Let’s give more support to our ‘hidden’ volunteers
Volunteering has been in the news of late. Recently the Financial Times reported that the Government was trying to quietly shelve its pre-election manifesto promise to give employees of large companies three days paid volunteering leave each year, despite protestations that these were merely on hold and to be published ‘in due course’.
It is of course important to encourage employers to support their staff to become involved in voluntary activity and to contribute their professional skills where they are most needed.
But it can sometimes seem that the public discourse around volunteering is too often focused on promoting the prospective benefits for the volunteer instead of thinking about how existing volunteers at grassroots level can be better supported and empowered to create positive change. Our client Local Trust is taking a different approach to this issue by focusing on empowering volunteers at a local level and helping them make more impact in helping to transform their communities.
Its resident-led Big Local programme is happening in 150 communities across England over 15 years and provides residents in each community with at least £1m and a range of other support and funding to enable them to make their own decisions to create positive changes in their local area. The approach is built on the idea that giving greater recognition, trust and support to local volunteers, with an acute sense of what is needed, is a progressive way of harnessing the potential of volunteering to achieve lasting social change.
The contribution made by people who volunteer in their community often goes overlooked but it is critically important – whether it is helping to renovate disused buildings and improve green spaces, running youth or sports clubs, improving access to local services and amenities through community transport, or supporting people to access training to find jobs.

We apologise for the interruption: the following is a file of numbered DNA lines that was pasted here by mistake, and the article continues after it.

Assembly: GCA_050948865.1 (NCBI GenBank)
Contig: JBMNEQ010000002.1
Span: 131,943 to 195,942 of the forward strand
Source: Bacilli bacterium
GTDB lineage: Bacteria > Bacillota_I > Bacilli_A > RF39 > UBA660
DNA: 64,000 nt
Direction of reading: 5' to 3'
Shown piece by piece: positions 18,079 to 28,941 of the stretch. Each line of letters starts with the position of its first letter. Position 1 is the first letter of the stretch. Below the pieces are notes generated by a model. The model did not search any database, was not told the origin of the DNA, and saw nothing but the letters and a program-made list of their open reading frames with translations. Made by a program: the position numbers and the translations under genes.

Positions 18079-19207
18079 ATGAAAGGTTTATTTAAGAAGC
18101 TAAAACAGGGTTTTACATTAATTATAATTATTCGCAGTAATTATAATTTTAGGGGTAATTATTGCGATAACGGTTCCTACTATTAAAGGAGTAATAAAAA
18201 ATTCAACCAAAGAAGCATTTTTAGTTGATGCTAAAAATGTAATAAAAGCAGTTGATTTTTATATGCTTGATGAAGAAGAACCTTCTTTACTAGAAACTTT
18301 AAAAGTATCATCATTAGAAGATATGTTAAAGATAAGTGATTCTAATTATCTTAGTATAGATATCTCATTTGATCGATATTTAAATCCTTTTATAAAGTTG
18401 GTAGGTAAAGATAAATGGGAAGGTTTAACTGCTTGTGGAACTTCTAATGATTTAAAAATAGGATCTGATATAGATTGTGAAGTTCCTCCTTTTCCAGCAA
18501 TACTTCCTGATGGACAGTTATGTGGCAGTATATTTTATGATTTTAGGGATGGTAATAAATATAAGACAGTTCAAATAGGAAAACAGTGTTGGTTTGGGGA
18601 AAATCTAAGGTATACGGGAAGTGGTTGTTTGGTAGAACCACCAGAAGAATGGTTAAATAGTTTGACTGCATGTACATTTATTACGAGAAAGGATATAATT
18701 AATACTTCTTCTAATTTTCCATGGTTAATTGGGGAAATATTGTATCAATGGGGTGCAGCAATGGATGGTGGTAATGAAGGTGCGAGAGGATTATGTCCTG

We recently worked with Local Trust to host a roundtable discussion with key figures from the government and voluntary sectors to discuss new ideas about how to empower more residents and local volunteers with more control around the decisions that affect their communities.
It was broadly agreed that more proactive steps from central and local government to hand over more decision-making powers to local volunteers about the provision of services could act as a vital incentive to engagement – especially where people may previously have felt apathetic about getting involved in social causes through being unable to make their voice heard.
It can often seem that discussions around volunteering focus on change that is needed from the top down. We will benefit equally from giving more support and recognition to the more ‘hidden’ volunteering that we too often take for granted.
Image credit: Local Trust: The Northfleet Shoot project